Wednesday, October 31, 2018

More LED Madness - Rear Lamp LEDs, Part 1

So even though the aftermarket offers full LED conversions for the 33's iconic rear lights:
From: http://qestjapan.com/itempage/r33.html
I never thought it looked right. Somehow, the natural analog glow from a light source behind the four red rings always looked perfect. And while modernization is a good thing, not at the expense of loss of character, I believe.  So I never really thought about an LED upgrade for the rear lights.

However...After my last visit to Hong Kong late last year, I had the pleasure to meet with a few like minded GT-R friends.  One of them had an R32 GT-R with impressively bright brake lamps.  When I asked, he told me he was using red LEDs in place of the standard bulbs. I had previously tried out a white LED bulb in the rear foglamp area and always thought it a bit uninspiring.

Doing some research, I found out that indeed, with a red lens, one SHOULD use a red LED. The Sylvania Automotive lighting website was particularly useful.

Courtesy Sylvania Automotive via Amazon
So the answer seemed simple - just buy one of the 1157R LED ZEVO bulbs from Sylvania Automotive's lineup - except the Amazon sellers I found would not ship to Japan. Plus, of course, just in case I would want a bulb that is recognized as legal for use in Japan, right? 

Thus, I began hunting for other LED manufacturers who sold directly in Japan.

Meanwhile, another issue raised its head. As you know, I have a Series 3 (kohki) BCNR33, which means when braking, only the OUTER 2 of the 4 afterburners lights up brighter. When not braking,  at night, the inner two and outer two turn on and have the same brightness.
When braking
When not braking all 4 light up evenly.
I knew that the outer two thus used a 2 filament bulb (1157 aka S25 double) rated for 21W and 5W, but had assumed that since the inside ones did not light up, those bulbs were single filament bulbs (1156 or S25 single).  Thus, I was planning on buying or creating my own adaptor  - 1156 socket (in the car) to 1157 socket.

Luckily, I then checked my own BCNR33 technical page and found that the series 3/kohki cars listed the usage of four 1157 bulbs - meaning that while the inside bulbs were also the two filament 1157s, apparently they never receive current for the higher voltage (because the braking current never reaches them).  Intrigued, I went to the car and found that indeed, the inside bulbs were 1157 bulbs, and their sockets were designed for 1157 bulb bases (180 degrees difference in the pins but pins at different heights).  But, only 2 wires leaving each socket, thus confirming that only one filament would be lit up.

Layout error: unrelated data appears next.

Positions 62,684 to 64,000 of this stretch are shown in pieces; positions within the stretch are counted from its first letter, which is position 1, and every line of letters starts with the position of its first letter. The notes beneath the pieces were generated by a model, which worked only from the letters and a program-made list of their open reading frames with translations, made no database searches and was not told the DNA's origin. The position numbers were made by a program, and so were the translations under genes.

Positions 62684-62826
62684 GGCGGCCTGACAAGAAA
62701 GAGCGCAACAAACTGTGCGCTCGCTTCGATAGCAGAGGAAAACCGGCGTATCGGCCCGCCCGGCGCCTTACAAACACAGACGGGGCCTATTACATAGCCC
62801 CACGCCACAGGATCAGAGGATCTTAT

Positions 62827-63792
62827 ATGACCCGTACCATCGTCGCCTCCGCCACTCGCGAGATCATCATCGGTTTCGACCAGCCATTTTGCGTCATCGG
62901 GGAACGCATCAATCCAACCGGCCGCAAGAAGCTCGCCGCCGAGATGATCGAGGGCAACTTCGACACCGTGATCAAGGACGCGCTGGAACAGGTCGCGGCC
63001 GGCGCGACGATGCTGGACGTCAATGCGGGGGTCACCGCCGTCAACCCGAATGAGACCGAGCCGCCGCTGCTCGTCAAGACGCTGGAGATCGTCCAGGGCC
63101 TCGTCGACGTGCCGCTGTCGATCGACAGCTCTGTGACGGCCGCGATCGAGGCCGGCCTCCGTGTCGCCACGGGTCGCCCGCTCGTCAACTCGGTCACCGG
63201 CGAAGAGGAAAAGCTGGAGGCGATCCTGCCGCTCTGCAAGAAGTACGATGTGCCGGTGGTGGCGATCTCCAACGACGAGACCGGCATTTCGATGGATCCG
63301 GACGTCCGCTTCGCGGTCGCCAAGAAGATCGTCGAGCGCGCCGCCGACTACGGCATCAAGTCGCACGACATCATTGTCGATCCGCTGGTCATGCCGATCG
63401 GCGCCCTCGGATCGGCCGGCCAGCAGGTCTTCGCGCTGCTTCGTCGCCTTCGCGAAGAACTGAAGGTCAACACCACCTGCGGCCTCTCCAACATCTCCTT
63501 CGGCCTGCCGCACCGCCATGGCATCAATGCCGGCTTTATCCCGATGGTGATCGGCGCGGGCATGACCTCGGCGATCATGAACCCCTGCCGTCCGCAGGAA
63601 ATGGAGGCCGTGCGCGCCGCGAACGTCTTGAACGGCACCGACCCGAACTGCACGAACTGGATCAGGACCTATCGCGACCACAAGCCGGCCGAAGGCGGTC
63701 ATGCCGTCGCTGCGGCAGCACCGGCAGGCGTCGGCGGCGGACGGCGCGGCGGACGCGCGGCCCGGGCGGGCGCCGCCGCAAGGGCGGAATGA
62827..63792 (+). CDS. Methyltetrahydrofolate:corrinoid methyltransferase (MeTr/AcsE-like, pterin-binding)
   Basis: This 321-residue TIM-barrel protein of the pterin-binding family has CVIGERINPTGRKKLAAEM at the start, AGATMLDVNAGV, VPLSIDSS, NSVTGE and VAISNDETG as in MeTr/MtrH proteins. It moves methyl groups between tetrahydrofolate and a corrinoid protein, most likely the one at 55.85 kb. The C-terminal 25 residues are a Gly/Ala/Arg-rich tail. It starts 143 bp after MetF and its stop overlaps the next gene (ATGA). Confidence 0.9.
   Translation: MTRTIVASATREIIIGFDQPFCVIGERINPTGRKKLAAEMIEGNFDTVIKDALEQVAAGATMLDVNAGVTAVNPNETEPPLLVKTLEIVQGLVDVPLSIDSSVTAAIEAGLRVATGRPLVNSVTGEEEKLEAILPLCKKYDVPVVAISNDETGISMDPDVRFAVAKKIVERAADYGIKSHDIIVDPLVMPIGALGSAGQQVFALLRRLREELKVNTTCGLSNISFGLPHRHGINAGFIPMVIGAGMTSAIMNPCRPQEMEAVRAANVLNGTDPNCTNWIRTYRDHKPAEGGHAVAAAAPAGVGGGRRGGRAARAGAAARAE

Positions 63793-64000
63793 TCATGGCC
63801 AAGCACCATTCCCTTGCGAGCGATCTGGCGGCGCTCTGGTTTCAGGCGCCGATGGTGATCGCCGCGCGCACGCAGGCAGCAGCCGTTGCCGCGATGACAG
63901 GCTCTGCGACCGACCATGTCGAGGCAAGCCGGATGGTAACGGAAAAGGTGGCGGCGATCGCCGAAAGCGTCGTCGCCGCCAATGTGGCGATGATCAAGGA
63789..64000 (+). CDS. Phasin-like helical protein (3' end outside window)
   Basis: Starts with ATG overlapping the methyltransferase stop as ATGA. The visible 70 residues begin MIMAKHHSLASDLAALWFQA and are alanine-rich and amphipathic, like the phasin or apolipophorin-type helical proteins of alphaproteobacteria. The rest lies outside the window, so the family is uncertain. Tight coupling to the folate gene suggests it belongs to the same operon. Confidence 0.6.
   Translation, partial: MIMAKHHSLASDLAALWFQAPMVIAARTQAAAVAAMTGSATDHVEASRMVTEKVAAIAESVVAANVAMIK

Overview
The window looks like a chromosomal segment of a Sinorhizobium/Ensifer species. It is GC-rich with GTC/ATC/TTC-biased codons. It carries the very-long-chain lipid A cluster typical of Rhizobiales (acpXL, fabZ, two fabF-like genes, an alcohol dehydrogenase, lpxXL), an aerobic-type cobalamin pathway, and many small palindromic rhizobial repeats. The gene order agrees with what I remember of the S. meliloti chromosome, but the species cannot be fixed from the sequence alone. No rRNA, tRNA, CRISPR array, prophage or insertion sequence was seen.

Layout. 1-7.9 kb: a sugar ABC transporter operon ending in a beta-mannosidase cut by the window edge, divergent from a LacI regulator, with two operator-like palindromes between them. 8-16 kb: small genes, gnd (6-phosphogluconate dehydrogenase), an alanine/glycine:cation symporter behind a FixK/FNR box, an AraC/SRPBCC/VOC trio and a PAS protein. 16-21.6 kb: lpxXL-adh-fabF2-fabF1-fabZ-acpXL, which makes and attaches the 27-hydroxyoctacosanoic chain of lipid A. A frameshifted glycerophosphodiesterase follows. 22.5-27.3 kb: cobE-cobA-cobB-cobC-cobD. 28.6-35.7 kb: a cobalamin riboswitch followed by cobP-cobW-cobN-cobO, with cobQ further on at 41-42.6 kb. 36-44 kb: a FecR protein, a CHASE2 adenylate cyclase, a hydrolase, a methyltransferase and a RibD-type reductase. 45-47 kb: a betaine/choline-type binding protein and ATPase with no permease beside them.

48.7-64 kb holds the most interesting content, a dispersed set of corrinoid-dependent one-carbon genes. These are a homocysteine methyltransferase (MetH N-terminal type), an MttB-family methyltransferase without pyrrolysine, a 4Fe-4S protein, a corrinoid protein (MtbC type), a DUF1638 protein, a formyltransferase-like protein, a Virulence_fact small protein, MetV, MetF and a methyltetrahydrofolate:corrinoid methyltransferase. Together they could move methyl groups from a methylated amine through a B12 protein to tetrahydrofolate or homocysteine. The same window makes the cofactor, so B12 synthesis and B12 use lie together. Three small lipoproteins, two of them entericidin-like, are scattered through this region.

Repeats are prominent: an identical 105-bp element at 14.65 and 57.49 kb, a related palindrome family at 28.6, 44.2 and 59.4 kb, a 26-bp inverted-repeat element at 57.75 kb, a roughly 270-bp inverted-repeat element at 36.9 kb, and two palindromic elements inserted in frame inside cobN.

So, this meant I could simply buy four 1157 LEDs. It also meant that I would not have to worry about different levels of brightness across different bulbs, if I used bulbs from the same brand and which had the same model number. 

The next step was to find an LED that actually fit! Many that I saw seemed to have new shapes much larger than a regular incandescent bulb. And, the LED would have to give off light not only to the sides but also directly to the rear (so near 360 degree illumination, just like the incandescent bulb).

So, back to the car to measure depth from the base of the socket to the edge of the inside of the lens (68.5mm) as well as the diameter of the hole the socket would have to pass through (26 mm).  The S25 bulb I measured was 24.6mm in diameter and 48 mm tall from the base. 

The caliper has a little rod that comes out the bottom to measure depth
Looking back at the left rear inside light.


Now came the heavy duty research part. First, while I studied the various designs available, most of these seemed to be cheap Chinese ebay-type offerings. I am NOT going to entrust my own personal safety to LEDs which might prematurely fail without warning.  That means I would like to stick to name brands, presuming their products are built to last.

Second, I wanted LEDs that would be brighter than the regular halogen bulbs.  To do this, I first had to look up the brightness of the average incandescent 1175 bulb. One site I found claimed a standard 21/5W bulb would have a brightness of 440lm and 35lm. I wasn't sure what to think of this as no LED 1157/S25 double bulb I found, could match these numbers. And yet, major brands like Sylvania and Phillips seem to be offering bulbs with lower lumens numbers yet claim they are brighter than the standard bulb.

I found another guide that demonstrated that for the same lumens, it takes more wattage for an incandescent bulb versus an LED bulb. And yet another showing conversion formulas as well as showing that incandescent bulbs have a typical luminous efficiency of 12.5-17.5 lumens/W versus LEDs at 80-100 lumens/W.

At this point, I was totally confused. The only thing I could figure out was there there appeared to be two types of aftermarket LEDs - those that use SMD ("surface mount diodes") and those that use CREE chips of various specs. The SMD bulbs almost always listed a large number of chips, while the CREE chip bulbs seemed to be more compact and have 8 chips or less.

What I ended up doing was ordering, again from Philips, their red S25 double bulb - approved for car use in Japan, and having a light output of 115 lumens (braking) and 15 lumens (taillight).

In my next post, I will demonstrate what happened when I got them...and my final decision on using LED bulbs...

4 comments:

Tad Tomita-Boskovic said...

I have been running these on my R33. the Philips parkers are brighter in a daylight test against the OEM halogen bulbs.

Aki said...

Good to know, thanks! I will post my results in my next post...

マット said...

I've tried Philips LEDs too, but wasn't that impressed in terms of colour.

Aki said...

Matt - as I just posted in my second post... me too...